This simple accounting problem is not caused by accountants; it is the result of asking accountants the wrong question. Instead of enquiring: “What percentage of revenues are accounted for by oil?” we should be asking: “What happens to total government revenues when oil revenues decline by one dollar?” Answering this latter question is substantially more difficult, but it is much more informative for a government seeking to diversify.


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In the specific case of the UAE, to what extent will VAT represent a diversification of revenues, vis-à-vis merely an increase in indirectly procured oil revenues? Economists, including various experts working in the UAE Government, build complex models of the economy to answer questions such as this. Their results are not typically released to the general public, primarily because the models are proprietary assets, due to their sophistication. Moreover, until VAT actually goes into effect, and crucial data become available, many of the modelling assumptions will be quite arbitrary.

Nevertheless, we can be pretty confident in two things.

First, VAT will offer some diversification of government income, especially in light of the genuine diversity exhibited by the economy of Dubai. For example, falling oil prices lead to lower air fares, meaning greater demand for international travel, thereby boosting multiple sectors in Dubai’s economy, and the associated VAT earnings.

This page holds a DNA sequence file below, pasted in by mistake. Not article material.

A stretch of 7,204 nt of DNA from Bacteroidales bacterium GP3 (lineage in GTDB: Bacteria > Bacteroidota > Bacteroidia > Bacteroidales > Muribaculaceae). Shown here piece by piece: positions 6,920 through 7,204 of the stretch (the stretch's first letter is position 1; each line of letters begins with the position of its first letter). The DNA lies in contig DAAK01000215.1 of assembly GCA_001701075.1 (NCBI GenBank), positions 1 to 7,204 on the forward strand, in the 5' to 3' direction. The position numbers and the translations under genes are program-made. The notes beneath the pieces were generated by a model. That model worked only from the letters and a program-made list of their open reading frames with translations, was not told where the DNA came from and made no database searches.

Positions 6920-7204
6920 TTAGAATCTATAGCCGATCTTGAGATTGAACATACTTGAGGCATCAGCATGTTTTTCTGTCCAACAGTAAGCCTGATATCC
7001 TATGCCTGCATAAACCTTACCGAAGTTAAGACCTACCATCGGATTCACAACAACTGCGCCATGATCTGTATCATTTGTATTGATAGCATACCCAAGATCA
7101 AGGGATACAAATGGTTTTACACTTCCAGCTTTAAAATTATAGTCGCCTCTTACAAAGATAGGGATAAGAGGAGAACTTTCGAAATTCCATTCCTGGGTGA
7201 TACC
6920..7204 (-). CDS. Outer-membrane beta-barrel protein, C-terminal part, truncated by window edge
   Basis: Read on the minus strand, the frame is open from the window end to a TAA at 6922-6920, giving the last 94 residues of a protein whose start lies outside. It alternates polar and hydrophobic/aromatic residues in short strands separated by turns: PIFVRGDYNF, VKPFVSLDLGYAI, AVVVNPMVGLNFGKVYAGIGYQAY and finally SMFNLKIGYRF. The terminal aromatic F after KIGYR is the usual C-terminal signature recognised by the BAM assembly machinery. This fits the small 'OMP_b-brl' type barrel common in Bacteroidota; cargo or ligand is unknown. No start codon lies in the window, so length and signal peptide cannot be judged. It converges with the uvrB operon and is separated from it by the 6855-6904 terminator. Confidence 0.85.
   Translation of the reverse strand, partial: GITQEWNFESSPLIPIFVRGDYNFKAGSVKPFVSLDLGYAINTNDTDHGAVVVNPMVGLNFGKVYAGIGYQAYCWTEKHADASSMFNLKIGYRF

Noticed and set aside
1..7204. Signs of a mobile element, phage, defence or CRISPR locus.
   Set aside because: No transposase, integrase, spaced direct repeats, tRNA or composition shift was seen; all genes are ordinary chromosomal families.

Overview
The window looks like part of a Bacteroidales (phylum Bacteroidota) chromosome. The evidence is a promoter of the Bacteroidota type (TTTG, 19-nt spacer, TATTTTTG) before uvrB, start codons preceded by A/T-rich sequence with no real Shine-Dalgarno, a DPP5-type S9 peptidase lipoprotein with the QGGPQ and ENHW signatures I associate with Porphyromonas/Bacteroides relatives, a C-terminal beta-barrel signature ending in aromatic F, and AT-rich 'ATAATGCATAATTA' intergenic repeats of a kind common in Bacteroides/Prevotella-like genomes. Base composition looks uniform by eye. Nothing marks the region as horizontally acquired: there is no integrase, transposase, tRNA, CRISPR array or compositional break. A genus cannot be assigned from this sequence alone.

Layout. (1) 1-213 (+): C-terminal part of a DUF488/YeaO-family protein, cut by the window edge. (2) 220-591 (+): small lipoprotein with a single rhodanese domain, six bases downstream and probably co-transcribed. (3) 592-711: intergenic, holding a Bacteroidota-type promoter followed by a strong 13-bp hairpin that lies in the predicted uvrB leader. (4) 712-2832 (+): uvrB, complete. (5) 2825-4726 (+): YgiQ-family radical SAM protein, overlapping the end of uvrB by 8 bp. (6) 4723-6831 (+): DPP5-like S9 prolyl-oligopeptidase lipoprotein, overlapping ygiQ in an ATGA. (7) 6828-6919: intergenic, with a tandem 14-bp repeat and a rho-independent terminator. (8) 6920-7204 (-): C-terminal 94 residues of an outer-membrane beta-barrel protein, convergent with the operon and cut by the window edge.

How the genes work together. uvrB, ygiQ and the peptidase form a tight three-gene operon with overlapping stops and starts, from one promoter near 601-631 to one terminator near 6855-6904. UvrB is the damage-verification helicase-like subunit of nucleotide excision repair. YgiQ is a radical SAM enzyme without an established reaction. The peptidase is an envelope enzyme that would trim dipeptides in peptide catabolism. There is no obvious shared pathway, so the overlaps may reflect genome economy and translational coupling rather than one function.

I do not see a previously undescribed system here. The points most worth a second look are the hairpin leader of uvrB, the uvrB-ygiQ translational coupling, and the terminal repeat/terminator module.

Second, VAT will offer less diversification than basic accounting would suggest. Many important sectors in the UAE are indirectly dependent upon oil, meaning that a contraction in the price of oil will lead to a parallel decline in VAT earnings in those sectors. For example, falling oil prices have decreased the Saudi government’s propensity to give bonuses to its public sector employees, and to hire people, meaning that the disposable income of Saudi Arabians has declined. Saudis are a key component of tourists in the UAE, meaning that VAT earnings from restaurants frequented by Saudis will suffer whenever oil prices fall.

Admittedly, because the effects of the sectoral interlinkages take time to surface, VAT income can be more stable than direct oil income, which is also one of the motivating factors cited by the UAE Government. However, it is worth noting that there are alternatives, most notably international credit markets. The UAE has an excellent credit rating of Aa2, with a stable outlook. It is possible that the Government sensed the end of the recent, protracted era of low interest rates, and preferred to pursue domestic income alternatives to debt markets. Yet this has to be balanced against the non-trivial cost of implementing VAT, both for the Government and small businesses.

Ultimately, however, beyond financial and diversification considerations, the UAE Government was likely aware that virtually all advanced economies have advanced tax systems in place, and that the UAE’s time has come.

Omar Al-Ubaydli (@omareconomics) is a researcher at Derasat, Bahrain.